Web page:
I agree with EE, don't say things over and over.

Beware of things like this: What was going on she thought? Everything was still foggy and her brain wasn’t focusing well.
That's a clear thought in a brain that's still foggy. How about She cleared the fog from her brain and wondered what happened to her.

Rueben barging in a screaming that she shouldn't try to write with a cursed quill or she shouldn't hand copy state secrets, etc... would be exciting. I hope there's something like that coming up.

Dave F. said...

Now I'm least certain that this comment is anything more than just my pet peeve, so take it with a grain of salt..

This seems to be a set in a non-modern age. The "quill" -- Modern ages don't use quills.

And to my mind, the word "alien" distracts. Try foreign or unfamiliar or peculiar. This is because I do not believe that people who wrote with quills used "Alien" and we moderns us if to mean little green men with big heads and buggy eyes.

And then there's the Out Of Body experience -- the OOB. That's a modern idea of death what with the white tunnel and the floating above. If this is a pre-modern civilization, they might think of the OOB in terms of the spirit flying above or the angels floating around them or some entity more spiritual.

This might just be me. It's tough to say stuff like this based on 150 to 200 words. And besides, I'm trying not to get ready for the periodontist. I'd rather be elsewhere today.

BuffySquirrel said...

So far, your character has no agency. I guess that's okay if you're writing for teenage girls; anyone else might not care for a character who's continually acted upon, however.

batgirl said...

I know this is petty, but it's really, really bothering me.
The name is spelled Reuben. (from the Hebrew Re'uven)

A few punctuation errors that you'd want to correct before submitting. Missing comma (I'll spot you the last sentence of the first paragraph, since she's falling unconscious) in the first sentence of the second paragraph, making it read as if the room is fastened to the chair, and in the 3d sentence of the same.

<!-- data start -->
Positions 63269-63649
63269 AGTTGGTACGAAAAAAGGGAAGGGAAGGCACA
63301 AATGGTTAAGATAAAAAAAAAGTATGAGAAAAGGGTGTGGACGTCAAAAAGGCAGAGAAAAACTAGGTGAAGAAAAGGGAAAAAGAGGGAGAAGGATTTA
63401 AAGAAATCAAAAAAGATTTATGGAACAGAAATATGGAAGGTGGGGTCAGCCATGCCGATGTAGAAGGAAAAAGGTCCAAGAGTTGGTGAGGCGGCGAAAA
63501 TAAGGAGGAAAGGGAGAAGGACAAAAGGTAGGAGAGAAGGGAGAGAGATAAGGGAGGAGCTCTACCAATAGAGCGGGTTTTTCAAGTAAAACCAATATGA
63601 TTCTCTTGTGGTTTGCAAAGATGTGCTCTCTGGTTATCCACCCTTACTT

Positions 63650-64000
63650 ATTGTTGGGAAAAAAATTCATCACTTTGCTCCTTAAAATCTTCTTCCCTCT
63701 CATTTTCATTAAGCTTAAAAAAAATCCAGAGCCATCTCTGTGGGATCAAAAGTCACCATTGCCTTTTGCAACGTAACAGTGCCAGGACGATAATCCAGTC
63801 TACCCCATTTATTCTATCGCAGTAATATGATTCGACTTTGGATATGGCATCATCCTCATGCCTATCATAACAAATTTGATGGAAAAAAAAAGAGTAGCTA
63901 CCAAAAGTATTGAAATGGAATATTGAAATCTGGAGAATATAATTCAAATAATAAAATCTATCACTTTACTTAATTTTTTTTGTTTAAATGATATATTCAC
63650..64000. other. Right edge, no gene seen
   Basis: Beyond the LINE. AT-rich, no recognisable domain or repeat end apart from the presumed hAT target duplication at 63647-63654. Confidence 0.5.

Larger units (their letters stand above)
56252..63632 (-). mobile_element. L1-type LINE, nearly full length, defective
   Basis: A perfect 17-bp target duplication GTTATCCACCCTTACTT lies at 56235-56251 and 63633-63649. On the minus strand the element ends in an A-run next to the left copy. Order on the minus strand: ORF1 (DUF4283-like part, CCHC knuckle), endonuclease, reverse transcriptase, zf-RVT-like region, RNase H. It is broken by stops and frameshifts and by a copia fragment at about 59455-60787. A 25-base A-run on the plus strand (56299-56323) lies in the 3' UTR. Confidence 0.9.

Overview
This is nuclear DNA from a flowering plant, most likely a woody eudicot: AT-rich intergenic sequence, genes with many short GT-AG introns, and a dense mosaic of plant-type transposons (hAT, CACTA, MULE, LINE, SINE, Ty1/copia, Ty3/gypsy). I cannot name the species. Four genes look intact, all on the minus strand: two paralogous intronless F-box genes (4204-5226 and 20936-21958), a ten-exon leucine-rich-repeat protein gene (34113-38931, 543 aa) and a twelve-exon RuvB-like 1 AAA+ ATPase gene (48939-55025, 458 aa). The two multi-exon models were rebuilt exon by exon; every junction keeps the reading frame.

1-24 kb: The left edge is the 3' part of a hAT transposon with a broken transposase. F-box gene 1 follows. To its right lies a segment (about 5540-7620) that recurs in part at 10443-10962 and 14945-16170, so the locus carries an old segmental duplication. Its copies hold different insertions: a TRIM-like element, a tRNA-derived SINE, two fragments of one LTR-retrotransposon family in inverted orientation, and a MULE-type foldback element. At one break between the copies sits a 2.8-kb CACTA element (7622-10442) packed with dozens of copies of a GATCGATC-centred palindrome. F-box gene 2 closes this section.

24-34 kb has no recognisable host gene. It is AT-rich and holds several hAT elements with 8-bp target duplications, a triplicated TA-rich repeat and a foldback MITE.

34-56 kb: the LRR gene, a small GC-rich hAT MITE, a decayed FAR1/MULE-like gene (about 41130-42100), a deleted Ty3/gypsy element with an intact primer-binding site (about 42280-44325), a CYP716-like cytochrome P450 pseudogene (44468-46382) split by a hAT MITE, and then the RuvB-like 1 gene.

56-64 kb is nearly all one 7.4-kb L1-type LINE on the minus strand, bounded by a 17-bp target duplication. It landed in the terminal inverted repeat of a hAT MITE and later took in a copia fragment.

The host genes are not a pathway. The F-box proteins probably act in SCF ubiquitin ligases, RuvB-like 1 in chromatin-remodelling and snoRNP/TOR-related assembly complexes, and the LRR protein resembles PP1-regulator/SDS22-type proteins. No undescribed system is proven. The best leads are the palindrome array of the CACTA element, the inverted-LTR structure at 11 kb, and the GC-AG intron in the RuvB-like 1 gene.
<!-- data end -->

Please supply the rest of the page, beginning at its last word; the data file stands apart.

I know I do this a lot, but I recommend a read-through of the Turkey City Lexicon:
http://www.sfwa.org/writing/glossary.html
for 'White Room Syndrome' and 'begin fallacy' in particular.

Since this is a picky spelling & punctuation post, the law requires a minimum of one(1) embarrassing typo or other error within it.

Greg said...

Methinks you've got white room syndrome, a la Turkey City Lexicon. Hence my continuation.

I think you could trim a bit--the She didn't have any idea sentence, for one, and some of the falling.

Whirlochre said...

etc all here — partic EE's comment about panicking.

And can you lose the three stiffs? A Zombie Marx Brothers attack I don't need.

What I think you have here is a potentially good opener that needs a review.

I'm intrigued by the quill, for instance.

And then suddenly — manacles.

And — a saviour (presupposing some grim horror/villain that will test their love/kinkynightsin).

As WW says, it gets us into the action, but for me, the hasty arrival of presuppositions about floating, sinking and fog distracts me from the quill. If you could be more specific about the fog, I'd be happier.

_*Rachel*_ said...

Um, that Greg should have been Rachel. I'll use my own computer next time.

I think a few more details--flesh out the fuzzy sleep and white room into something more interesting--would make the whole thing sound less foggy.

writtenwyrdd said...

Yes, in case I did not make it clear enough, we need to know why she passes out.